How to Get the Facts on Food Labels
By KIMBERLY WOLF
LIVESTRONG.COM is dedicated to empowering and inspiring people of all ages to live active, healthy lives. In light of that mission, the Editorial Team has partnered with ShimmerTeen.com to create content that promotes health and wellness for teens.
Nutrition Facts labels (also known as food labels) can look like a jumble of confusing numbers and unfamiliar words. They're not exactly a beach read, but they are designed to keep you in the know. After all, in a world of processed foods, often with unnatural coloring and pretty packaging to catch your eye, it can sometimes be hard to know what you are actually eating.
Once you know the basics of food labels, they're easy to understand. And whether you have short-term weight-loss goals or you want to maintain a healthy lifestyle for the long haul (highly recommended), paying attention to nutrition facts labels can keep you on track.
Here are a few key sections and tips to consider next time you're cooking your favorite meal or choosing the perfect snack to fuel you for an afternoon of sports or homework.
Where to find it: At the top of the Nutrition Facts label.
Why it matters: It's easy to think that a whole bag of chips, a packaged pastry or a box of your favorite instant mac and cheese is meant for one person to eat in a single sitting. But if you take a look at the serving sizes of your favorite foods, you might discover that they contain multiple portions. Your fruit smoothie might have two servings in it, not one. A small bag of chips might be one serving, while a large bag of chips could contain six.
The serving-size section on a food label tells you how much of a given food is recommended for eating in a single sitting, and this is the amount of food that the rest of the numbers on the food label (calories, fats, etc.) refer to. If a serving size is half of the box of mac and cheese, the numbers in the other sections will refer to this portion size.
[Read More: 6 Ways for Teens to Access Healthy Food]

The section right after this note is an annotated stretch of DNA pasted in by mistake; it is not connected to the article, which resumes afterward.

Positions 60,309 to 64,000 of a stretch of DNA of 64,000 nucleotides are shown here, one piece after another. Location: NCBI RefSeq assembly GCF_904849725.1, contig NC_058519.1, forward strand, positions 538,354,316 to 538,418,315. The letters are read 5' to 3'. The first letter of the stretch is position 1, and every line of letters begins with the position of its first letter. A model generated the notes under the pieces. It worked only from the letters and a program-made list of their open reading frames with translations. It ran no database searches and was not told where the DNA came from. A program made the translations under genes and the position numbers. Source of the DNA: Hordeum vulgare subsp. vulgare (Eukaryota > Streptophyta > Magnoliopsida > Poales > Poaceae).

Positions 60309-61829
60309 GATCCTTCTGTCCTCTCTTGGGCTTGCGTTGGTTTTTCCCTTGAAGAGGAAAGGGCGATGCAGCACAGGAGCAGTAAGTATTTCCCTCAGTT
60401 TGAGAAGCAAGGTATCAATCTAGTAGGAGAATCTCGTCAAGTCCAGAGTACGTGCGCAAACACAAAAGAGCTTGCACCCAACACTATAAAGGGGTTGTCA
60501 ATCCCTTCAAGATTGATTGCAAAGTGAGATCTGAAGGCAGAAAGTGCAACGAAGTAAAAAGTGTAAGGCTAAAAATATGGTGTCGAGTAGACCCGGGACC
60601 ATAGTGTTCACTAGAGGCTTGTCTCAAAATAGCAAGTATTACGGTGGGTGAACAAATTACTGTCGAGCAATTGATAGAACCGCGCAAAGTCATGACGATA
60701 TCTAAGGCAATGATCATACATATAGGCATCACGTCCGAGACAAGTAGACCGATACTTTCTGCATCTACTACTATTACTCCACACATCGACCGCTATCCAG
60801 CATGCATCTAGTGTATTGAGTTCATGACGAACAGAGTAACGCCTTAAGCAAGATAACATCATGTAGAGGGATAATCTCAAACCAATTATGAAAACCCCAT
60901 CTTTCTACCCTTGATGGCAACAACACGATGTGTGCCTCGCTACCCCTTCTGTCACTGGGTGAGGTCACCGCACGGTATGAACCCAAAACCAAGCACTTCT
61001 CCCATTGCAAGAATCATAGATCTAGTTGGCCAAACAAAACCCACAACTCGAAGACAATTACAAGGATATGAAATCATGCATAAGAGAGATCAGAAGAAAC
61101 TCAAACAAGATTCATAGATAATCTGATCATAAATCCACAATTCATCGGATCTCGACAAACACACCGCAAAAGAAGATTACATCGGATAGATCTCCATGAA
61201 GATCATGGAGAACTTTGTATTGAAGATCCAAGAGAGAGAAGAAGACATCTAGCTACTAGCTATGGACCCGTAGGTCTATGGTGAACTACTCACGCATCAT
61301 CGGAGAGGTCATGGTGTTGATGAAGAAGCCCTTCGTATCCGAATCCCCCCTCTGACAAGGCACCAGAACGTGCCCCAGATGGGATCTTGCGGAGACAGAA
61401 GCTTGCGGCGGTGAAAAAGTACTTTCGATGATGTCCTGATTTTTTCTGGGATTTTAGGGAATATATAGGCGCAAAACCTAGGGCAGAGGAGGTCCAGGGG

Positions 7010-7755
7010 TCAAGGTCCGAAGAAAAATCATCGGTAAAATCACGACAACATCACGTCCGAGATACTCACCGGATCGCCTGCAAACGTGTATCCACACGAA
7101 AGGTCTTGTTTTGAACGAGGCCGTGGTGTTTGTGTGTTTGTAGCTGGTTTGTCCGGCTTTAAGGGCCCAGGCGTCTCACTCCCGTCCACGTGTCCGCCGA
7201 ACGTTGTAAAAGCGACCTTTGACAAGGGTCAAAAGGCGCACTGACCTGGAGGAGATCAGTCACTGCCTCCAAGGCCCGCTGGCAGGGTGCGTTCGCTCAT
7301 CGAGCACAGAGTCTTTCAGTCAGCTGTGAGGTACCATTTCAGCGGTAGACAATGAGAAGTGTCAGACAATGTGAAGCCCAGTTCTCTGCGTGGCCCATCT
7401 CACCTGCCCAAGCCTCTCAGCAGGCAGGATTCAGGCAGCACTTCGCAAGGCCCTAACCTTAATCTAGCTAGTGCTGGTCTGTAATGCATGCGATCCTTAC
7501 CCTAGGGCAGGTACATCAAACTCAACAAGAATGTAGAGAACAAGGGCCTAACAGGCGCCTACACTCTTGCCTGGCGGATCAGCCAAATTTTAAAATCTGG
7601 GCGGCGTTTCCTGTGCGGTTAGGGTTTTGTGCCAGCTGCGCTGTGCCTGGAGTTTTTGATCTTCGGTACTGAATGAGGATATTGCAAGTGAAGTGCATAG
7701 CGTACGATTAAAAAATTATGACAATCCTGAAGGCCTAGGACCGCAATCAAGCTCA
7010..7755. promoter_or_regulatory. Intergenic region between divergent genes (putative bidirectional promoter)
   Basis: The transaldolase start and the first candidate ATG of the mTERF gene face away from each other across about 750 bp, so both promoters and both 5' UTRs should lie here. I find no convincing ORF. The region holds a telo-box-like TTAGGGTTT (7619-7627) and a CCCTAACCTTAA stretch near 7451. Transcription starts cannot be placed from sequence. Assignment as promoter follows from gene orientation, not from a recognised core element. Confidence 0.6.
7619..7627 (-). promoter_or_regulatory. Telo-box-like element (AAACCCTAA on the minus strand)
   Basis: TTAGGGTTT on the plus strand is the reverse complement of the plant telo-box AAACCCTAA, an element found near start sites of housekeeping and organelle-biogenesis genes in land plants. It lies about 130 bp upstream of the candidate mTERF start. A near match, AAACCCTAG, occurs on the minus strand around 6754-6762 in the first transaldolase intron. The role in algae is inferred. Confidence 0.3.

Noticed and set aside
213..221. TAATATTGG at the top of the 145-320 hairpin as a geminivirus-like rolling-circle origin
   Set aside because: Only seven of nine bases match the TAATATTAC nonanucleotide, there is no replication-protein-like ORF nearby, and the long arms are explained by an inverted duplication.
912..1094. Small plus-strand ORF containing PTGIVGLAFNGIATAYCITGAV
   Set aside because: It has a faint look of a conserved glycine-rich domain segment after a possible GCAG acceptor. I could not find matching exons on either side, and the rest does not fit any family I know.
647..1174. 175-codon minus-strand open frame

Derek Johnson, nutrition director for New Metabolism and executive nutrition director for The Biggest Loser® Resort, notes that portion control is about "having a healthy relationship with food" and not overdoing it with unhealthy products, especially when it comes to foods with processed sugar. Understanding the serving size can help you choose how much of a product you want to eat at one time and keep you from overeating.
Bonus Tip* Always check the serving size. Even foods labeled "healthy," "nonfat" or "organic" are meant to be eaten in limited amounts.
Percent Daily Value
Where to find it: You will see percent daily values on the right side of label and a standard description of percent daily values below the nutrients section on the label.
Why it matters: Percent daily value refers to how much of a nutrient a person can get from one serving size in relation to how much of that nutrient experts recommend you should have each day. For example, if the amount of protein in an energy bar is listed as 30 percent of your daily value, that is 30 percent of the protein you are supposed to have in one day.
Foods offering less than 5 percent daily value of a given nutrient are considered to be low in that nutrient. Foods providing 20 percent or more daily value are considered to be high in that nutrient.
Bonus Tip* The government bases food label information on a 2,000-calorie-per-day diet. Depending on your age, weight and health needs, you may require more or less than 2,000 calories a day, and so your percent daily value numbers may be slightly different.
To find out how many calories a day you should consume, check out the federal government's tools and then check with a parent or a health care practitioner like a school nurse, nutrition counselor or doctor.
Where to find it: Near the top of the label.
Why it matters: This number refers to the calories in a given serving. If you are eating more than one serving or you want to know how much is in the whole package, multiply the number of calories by the number of servings you plan to eat or that are listed under serving size.
Bonus Tip* Not all calories are created equal, so don't fall into the trap of choosing foods based on calorie numbers alone. Some healthy foods can be higher in calories than their unhealthy counterparts. Your favorite candy might be lower in calories than a protein-rich yogurt snack, but that doesn't mean the candy is the better choice.
Fats and Sodium
Where to find them: Fats are near the top of the label below calories. Sodium is midway through the nutrients section of the label.